The latest economic reading out of South Africa with a GDP contraction at an alarming 3.2% during the first quarter of 2019 against the final quarter of 2018 has confirmed what everyone already knew, that the South African economy continues to underwhelm. The problem is that the economic data release has accelerated even the most pessimistic concerns regarding the health of the South African economy.
What we do know is that emerging markets are having to contend with a tornado of different external headwinds, and these including persistent trade tensions that are adding further downside anxieties to economies that are reliant on resilient global demand. South Africa is just one of the many nations that is heavily exposed to the fears of another world recession arising at the turn of the next decade.
The problem that is not helping South Africa, or other emerging markets across the world by any means is that the latest Manufacturing PMIs across the world are confirming further contractions. South Korea, Japan, Taiwan, Malaysia, Russia, Poland, Turkey, Italy, Germany and the United Kingdom have all seen Manufacturing PMIs contracting in recent weeks.
This is a reliable signal that a coordinated world slowdown is close to arriving, and the GDP reading out of South Africa has reinforced these expectations further.
The headline reading that this is the largest quarterly drop in the South African economy in around 10 years is going to ring a number of different alarm bells across South Africa. But, before the reality of an impending world slowdown further pushes the button on another recession, the spotlight needs to turn towards what the South African Reserve Bank (SARB) can do to deflect the repercussions of an impending downturn.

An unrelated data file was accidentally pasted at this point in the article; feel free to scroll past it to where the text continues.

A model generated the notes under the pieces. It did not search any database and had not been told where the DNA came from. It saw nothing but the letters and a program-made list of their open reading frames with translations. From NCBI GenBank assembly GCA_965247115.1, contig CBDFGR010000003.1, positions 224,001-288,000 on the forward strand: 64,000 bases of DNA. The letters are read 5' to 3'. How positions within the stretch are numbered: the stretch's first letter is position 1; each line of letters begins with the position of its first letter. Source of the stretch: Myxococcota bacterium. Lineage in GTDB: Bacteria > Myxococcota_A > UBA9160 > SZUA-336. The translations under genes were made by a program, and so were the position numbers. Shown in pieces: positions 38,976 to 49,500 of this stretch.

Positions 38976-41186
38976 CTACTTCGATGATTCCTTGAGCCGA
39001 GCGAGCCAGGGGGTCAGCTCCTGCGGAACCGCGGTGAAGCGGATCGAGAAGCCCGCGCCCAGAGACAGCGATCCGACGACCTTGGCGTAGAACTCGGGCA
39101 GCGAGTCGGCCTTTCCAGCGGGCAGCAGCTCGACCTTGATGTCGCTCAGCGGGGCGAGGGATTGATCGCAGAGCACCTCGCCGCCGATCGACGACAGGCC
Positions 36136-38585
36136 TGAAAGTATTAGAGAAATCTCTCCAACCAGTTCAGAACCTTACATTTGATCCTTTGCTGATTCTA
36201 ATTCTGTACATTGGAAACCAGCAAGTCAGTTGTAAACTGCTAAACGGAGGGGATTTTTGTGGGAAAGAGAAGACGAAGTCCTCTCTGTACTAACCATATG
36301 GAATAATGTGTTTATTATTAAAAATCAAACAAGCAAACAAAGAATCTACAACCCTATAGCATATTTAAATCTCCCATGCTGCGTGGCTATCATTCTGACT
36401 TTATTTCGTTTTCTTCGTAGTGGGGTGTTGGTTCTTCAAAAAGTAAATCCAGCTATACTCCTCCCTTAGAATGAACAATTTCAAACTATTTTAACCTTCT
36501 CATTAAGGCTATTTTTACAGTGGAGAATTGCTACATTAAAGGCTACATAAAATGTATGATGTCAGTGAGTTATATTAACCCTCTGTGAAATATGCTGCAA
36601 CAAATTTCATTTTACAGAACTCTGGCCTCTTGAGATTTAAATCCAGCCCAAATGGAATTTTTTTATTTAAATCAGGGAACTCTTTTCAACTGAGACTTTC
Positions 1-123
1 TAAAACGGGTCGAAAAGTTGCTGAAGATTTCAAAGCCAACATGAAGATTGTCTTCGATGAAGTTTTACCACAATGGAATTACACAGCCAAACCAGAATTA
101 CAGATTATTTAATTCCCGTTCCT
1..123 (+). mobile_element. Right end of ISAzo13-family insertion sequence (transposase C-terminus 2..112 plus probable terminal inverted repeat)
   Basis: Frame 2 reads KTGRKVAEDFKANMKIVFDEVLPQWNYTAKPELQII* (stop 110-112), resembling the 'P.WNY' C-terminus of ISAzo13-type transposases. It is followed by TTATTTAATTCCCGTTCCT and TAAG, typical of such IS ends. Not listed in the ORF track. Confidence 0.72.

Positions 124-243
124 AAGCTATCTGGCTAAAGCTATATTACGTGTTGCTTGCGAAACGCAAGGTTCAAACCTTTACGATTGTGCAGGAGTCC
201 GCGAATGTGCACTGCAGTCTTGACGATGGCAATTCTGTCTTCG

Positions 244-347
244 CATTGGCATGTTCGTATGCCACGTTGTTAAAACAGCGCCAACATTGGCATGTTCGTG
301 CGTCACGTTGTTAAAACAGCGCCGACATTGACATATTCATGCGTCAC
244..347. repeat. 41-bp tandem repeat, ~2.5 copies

The answer is simple – SARB have to cut interest rates. And they need to do it sooner, rather than later to not stand as victim of weakening global demand for goods. SARB do have the envy of other central banks at their hands in that they can ease monetary policy , should they chose to do so. Policymakers would need to get on with easing policy to reinvigorate domestic momentum through lower interest rates, in the hope of encouraging higher consumption. Otherwise the reality is that South Africa will remain exposed to external headwinds impacting demand for its goods, which is likely to be clamped down on even further as economic data releases globally confirm that a world slowdown is arriving.
South Africa is actually lucky in one sense. Its central bank has the flexibly to adopt an accommodative approach to a weakening world economy. This is something that the European Central Bank, Bank of England and even the Bank of Japan would wish to have. Even the Reserve Bank of Australia only cut interest rates to a new record-low at 1.25% overnight. How much further can Australia afford to lower interest rates? Even the Federal Reserve in the United States are under market expectations to put its car in reverse, after raising US interest rates as many as eight times in the past three years.
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